Will someone eventually come forward and tell us that Goldman Sachs sat PwC down in the summer of 2008 and told them, “Listen you dweebs, tell those AIG SOBs to cough up! You do whatever you have to do to make them fold! You hear me you milquetoast, muckety-muck, risk averse wienies?”

    And what of the possible collusion amongst the various parties to prop up market prices in the meantime by roundtripping some assets at month- and quarter-end in order to avoid writedowns as long as possible and, therefore, collect those hefty commissions and incentive bonuses?

    Stay tuned…

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    52 Responses »

    1. Francine,

      What an outstanding piece of journalism!!

      As I’ve said before (and will keep saying until things change or someone physically shuts me up), we will continue to have these issues and more holding the Big Four accountable for their own work (or lack thereof) until we stop having the auditors selected, managed and paid for by the companies they audit.

      Even the Public Company Accounting Oversight Board doesn’t stand a chance of reining them in until this fundamental flaw is changed. (See my blog post entitled, “Handcuffed without Consent,” to read how the Big Four continually tell the PCAOB to “pound sand.” Here’s the link. http://saramcintosh.wordpress.com/2010/02/03/handcuffed-without-consent/

      Thanks for nailing them on their obscene behavior yet again . . .

      Happy weekend,

      Sara McIntosh

    2. […] person not missing it is Francine McKenna. She really nailed PwC in her blog post today, entitled “A Prisoner’s  Dilemna-AIG and Goldman Sachs Game Each Other and PwC.” I’m still vibrating from my excitement after reading her fine piece of investigative work. […]

    3. I received this comment via email and have permission to reprint it here:

      Hi Francine,

      But there are added considerations between Goldman and AIG. Firstly, I’m not aware of any Prisoner’s Dilemma (PD) experiment where the government (read that bailout) can intervene in an unknown way, which is especially the case since the government has such a huge equity interest in AIG. The government has to decide how this particular contract will affect the entire future world of financial risk markets and regulation implications. How much more will the government bailout AIG?

      The real world PD game may be one of the government versus Goldman Sachs, which of course must make Goldman Sachs very nervous. Goldman would probably have gotten a better deal if this contract (actually contracts) was settled quickly and quietly while Paulson was still in command of the bailout. Paulson was not about to let his old bank fail or even hurt very badly.

      Secondly, there is an underlying assumption of rationality in PD games that is on shaky grounds in the real world. There’ve been extensions into the concept of “super rationality” — http://en.wikipedia.org/wiki/Prisoner%27s_delimma#Douglas_Hofstadter.27s_Superrationality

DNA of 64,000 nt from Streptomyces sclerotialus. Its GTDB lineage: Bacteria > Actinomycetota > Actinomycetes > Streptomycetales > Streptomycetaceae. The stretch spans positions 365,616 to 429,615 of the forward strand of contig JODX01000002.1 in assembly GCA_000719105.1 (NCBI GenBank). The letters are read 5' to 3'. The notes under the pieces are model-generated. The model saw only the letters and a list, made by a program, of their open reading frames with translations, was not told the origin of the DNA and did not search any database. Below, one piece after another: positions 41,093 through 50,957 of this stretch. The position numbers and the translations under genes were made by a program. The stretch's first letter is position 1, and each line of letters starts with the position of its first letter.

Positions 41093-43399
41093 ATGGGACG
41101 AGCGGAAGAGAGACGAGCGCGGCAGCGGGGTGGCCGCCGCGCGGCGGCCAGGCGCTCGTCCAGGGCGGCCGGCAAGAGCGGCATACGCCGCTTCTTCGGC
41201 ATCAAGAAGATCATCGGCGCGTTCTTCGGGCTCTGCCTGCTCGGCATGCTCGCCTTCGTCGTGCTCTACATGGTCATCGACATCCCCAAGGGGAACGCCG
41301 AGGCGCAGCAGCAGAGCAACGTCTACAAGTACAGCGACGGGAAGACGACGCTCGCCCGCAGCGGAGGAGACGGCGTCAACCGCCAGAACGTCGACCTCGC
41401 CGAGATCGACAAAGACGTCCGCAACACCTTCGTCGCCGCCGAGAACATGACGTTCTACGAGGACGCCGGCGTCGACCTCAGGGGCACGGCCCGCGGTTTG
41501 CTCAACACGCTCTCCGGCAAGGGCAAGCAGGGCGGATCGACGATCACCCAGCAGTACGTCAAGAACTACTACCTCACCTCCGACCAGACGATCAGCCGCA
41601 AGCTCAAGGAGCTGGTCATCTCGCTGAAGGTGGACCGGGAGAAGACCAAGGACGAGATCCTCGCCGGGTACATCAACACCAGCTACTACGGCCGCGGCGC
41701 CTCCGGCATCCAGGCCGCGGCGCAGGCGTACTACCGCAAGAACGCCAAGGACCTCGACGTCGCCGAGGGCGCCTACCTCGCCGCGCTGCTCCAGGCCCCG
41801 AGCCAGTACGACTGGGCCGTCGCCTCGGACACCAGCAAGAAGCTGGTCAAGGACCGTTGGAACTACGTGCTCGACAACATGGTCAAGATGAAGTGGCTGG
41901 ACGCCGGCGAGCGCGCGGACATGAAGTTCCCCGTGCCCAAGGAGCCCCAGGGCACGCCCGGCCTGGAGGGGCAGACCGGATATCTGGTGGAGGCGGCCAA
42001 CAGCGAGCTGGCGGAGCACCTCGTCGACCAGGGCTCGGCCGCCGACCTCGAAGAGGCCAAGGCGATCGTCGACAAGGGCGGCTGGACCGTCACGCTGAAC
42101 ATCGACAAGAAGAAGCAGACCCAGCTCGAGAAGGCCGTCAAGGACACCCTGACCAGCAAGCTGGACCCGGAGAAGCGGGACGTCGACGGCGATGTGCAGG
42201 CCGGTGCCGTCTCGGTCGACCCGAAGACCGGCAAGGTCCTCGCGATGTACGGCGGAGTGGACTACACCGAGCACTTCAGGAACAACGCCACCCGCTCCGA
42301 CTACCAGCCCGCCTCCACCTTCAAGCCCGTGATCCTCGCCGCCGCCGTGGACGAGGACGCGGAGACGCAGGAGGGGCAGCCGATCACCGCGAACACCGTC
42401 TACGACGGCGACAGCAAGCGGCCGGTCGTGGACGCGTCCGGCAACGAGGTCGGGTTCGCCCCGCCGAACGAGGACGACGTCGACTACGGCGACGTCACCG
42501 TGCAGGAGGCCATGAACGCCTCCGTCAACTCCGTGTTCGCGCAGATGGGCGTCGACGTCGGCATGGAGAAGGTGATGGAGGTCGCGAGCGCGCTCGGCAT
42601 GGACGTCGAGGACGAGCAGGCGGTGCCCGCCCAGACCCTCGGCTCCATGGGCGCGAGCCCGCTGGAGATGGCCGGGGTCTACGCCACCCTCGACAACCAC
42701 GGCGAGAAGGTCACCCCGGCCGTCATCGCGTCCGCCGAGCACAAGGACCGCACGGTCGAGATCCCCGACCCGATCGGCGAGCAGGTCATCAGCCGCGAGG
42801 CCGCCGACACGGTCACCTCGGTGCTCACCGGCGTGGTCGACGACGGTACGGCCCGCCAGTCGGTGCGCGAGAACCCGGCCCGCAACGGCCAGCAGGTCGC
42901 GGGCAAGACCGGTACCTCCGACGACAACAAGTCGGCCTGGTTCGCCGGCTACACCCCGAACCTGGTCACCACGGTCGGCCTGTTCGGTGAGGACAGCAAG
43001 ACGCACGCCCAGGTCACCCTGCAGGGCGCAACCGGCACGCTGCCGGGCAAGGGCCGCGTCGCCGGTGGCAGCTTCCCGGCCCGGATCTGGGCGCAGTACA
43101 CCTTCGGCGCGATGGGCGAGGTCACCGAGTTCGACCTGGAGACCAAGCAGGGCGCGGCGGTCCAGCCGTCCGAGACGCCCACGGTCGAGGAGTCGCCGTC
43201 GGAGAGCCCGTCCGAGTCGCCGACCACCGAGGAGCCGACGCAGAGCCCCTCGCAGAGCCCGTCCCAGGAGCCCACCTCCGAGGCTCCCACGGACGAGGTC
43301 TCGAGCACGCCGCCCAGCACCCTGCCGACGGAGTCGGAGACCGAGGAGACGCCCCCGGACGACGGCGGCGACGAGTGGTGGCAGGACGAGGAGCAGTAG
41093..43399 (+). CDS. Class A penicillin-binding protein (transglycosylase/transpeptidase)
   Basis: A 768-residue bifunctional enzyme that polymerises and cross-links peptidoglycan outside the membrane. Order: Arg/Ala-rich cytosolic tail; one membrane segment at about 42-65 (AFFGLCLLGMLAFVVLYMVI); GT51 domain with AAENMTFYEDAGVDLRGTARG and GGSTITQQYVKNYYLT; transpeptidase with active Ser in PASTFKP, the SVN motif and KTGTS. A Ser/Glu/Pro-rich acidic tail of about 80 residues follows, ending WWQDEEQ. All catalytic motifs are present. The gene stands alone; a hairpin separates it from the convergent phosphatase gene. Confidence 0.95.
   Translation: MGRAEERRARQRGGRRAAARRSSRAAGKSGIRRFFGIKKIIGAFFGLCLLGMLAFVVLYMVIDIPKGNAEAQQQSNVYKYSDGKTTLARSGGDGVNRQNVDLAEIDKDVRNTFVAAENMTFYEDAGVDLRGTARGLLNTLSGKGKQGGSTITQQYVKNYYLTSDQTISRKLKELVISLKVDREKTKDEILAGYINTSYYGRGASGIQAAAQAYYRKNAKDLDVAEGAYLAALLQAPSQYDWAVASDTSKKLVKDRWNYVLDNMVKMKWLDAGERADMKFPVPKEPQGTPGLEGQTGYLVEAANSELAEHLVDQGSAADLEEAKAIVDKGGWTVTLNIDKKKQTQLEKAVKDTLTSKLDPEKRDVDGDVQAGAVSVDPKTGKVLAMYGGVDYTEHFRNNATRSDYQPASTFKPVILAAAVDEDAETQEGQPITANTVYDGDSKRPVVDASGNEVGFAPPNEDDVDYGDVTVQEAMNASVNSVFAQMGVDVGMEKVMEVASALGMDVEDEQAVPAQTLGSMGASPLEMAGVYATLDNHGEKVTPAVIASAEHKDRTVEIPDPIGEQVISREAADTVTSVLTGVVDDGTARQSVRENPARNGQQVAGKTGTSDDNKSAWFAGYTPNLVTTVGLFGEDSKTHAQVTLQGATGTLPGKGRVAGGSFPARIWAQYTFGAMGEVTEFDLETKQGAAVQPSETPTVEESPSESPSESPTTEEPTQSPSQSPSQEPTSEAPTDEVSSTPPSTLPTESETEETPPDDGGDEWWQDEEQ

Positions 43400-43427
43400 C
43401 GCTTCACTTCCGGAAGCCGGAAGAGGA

Thirdly, the PD game assumes this decision is a one shot deal when in the case of Goldman and AIG there are long-term time implications. For example, how much will an AIG compromise decision impact its credit derivatives business in the future and the externalities on the impact on the credit derivatives markets of its customers and friends and future employee compensation.

      Lastly, there are the externalities of media reporting and reputations and pending regulations. We’re seeing an enormous example of how negative press about banker bonuses have had real-world impacts on such things as the greatly revised bonus levels in Goldman Sachs. This could be compounded in the press when credit derivative contracts are settled. At the moment voters in general are increasingly unhappy about being robbed by banksters.

      All I’m saying is that the real world is far too complex in most instances to fit neatly into the simplistic assumptions of any game theory application model, including all variations of PD games to date. This is more than a simple game of “chicken” because there are so many stakeholders now and in the future that are possibly impacted and will eventually squawk.

      And the PD game assumes a stationary (equilibrium) state that just does not fit the AIG versus Goldman Sachs dispute.

      The dynamic world generally is not a steady-state game that can be reduced to a set of equations that we can populate and solve. By populate I mean fill in all the missing variables and unspecified parameter values. This is why game theory is still largely confined to the ivory tower where very smart people mostly play in “Plato’s Caves” rather than real and constantly changing worlds —

      In any case, thank you for a great article.

      Robert E. (Bob) Jensen
      Trinity University Accounting Professor (Emeritus)

    4. […] the auditors (Francine McKenna) makes some speculations about the role that Goldman Sachs might have played in PwC issuing a material weakness opinion for […]